Even small hitches in your daily life can drastically affect your performance on the tennis court. Whether it’s a recent breakup, financial problems, or a certain havoc in your life, any negative thoughts will undoubtedly find its way into hindering your practice or match session.
Make it a point to eliminate all distractions outside of the tennis court and in your daily life. Getting rid of toxic people in your life can be a good first step, if such persons exist in your life.
If you want to play better tennis, 100% of your mind has to be in the sport, or else, you’ll only be playing at half of your true ability.
Tip #5: Develop a Player’s Routine
Every elite tennis player will have something in common. They usually possess some kind of unique and very systematic routine that they engage in before every match or tournament.
This usually starts in the preparation of their equipment, the food that they eat the day before, clothing, accessories and even the activities that they do the day before a tennis match.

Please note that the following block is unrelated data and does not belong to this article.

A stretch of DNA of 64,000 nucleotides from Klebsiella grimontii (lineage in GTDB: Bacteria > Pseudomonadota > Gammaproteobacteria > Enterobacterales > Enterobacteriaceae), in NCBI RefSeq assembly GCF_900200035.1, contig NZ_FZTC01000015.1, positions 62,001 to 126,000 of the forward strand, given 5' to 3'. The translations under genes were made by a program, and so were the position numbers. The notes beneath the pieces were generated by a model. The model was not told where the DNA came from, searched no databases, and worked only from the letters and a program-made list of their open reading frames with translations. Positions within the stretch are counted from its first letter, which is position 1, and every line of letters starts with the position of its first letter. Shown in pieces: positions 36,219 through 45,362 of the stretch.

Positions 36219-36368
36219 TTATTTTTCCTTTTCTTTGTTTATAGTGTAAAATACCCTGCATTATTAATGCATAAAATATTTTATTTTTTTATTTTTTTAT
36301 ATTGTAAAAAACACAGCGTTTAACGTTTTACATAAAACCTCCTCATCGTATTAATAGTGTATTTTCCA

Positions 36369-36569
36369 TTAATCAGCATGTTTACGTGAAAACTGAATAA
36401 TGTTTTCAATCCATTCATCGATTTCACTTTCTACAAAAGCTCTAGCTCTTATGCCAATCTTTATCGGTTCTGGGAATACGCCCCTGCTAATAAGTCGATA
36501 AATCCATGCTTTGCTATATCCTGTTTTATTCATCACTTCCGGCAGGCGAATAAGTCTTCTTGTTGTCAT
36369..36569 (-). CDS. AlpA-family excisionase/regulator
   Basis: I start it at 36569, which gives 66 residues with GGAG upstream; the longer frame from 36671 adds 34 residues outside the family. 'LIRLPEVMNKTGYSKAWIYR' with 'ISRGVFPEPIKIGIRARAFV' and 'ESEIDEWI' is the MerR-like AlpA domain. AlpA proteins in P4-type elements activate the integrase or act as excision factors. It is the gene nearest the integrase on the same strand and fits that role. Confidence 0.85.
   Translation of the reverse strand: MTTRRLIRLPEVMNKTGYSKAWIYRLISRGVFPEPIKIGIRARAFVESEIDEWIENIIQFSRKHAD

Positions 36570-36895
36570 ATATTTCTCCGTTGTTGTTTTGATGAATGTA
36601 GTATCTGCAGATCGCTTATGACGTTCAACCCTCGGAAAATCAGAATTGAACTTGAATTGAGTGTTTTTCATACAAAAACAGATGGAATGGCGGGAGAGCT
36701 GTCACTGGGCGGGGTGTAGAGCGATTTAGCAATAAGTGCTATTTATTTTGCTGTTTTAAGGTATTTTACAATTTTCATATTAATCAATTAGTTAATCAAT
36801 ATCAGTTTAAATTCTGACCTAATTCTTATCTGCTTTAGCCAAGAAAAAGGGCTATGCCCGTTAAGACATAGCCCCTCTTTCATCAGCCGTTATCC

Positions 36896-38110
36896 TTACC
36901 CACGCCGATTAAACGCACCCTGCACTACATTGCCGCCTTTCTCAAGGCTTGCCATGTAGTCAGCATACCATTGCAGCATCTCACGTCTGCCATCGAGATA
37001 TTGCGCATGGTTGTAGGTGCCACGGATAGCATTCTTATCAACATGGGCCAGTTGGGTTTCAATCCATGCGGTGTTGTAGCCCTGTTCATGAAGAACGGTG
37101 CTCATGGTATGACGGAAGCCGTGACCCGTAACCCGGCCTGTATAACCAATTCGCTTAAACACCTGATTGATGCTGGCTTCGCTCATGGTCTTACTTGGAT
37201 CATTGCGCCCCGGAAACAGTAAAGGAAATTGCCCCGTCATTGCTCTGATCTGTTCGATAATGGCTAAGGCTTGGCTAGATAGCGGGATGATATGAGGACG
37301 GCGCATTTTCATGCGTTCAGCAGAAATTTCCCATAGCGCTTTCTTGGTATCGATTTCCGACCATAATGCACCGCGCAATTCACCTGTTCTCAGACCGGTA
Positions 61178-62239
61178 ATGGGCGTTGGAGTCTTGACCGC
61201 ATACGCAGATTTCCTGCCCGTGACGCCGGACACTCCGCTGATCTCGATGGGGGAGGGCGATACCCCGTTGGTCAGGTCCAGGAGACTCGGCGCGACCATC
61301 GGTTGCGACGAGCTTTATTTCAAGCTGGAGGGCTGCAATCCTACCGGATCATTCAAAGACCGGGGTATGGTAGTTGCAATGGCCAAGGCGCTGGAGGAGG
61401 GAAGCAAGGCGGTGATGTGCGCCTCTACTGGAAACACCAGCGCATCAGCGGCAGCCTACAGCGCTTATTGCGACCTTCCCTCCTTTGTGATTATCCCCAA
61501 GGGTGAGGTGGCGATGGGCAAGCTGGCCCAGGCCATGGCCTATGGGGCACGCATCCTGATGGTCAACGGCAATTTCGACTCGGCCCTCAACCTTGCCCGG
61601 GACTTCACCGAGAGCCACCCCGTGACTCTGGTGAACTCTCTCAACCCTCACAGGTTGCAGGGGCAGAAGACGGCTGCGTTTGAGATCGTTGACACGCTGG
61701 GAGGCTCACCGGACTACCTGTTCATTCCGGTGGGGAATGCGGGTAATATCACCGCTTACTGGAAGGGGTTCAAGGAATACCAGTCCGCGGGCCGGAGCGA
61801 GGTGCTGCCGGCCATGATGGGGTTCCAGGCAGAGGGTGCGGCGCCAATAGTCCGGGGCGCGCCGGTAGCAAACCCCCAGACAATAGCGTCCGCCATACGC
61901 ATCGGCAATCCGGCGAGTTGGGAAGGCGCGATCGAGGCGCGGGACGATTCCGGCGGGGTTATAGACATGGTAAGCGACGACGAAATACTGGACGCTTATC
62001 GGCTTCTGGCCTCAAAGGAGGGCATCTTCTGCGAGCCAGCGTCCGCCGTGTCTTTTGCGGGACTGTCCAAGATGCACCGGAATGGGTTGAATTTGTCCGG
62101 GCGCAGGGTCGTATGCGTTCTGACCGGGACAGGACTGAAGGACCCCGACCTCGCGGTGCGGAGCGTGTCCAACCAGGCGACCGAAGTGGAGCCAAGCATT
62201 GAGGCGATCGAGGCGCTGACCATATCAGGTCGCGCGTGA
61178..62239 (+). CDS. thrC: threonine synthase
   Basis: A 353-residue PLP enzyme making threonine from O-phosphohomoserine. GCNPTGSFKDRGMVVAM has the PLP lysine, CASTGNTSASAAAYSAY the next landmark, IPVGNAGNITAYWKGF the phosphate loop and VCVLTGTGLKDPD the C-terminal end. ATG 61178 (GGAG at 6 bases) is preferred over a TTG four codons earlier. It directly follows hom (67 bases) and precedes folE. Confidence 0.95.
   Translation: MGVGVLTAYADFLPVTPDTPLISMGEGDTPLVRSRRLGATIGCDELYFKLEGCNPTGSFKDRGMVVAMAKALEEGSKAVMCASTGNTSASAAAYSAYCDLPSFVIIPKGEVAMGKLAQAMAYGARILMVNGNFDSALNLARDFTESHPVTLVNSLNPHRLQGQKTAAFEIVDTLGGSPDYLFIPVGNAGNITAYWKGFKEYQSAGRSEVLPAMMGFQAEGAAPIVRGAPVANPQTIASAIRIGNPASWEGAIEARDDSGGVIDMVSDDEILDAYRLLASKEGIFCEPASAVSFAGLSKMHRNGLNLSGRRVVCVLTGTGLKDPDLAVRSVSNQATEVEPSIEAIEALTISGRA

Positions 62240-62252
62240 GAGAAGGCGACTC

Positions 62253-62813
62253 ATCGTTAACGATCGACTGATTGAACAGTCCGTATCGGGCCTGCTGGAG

I once had a tennis coach that told me he always went to the movie theatre the day before an important tournament match. Since he usually played challengers or futures, often times, he found himself at different parts of the world.
But no matter where in the world he was, he made it a routine to frequent the cinemas in whichever part of the country he was in the evening before his tennis match. He told me that this calmed his mind and body, relaxing him and preparing him mentally for the battle ahead the next morning.
Finding the Perfect Routine to Maximize Your Oncourt Performance
Maybe the cinemas the night before isn’t right for you, but certainly, you should make it a point to find a suitable routine that can help you perform better in tennis matches. No matter what level you are at right now, these 5 important tips are essential if you want to be a better and more competent player on the tennis court.
This article was written by Coach Ed of Optimumtennis.net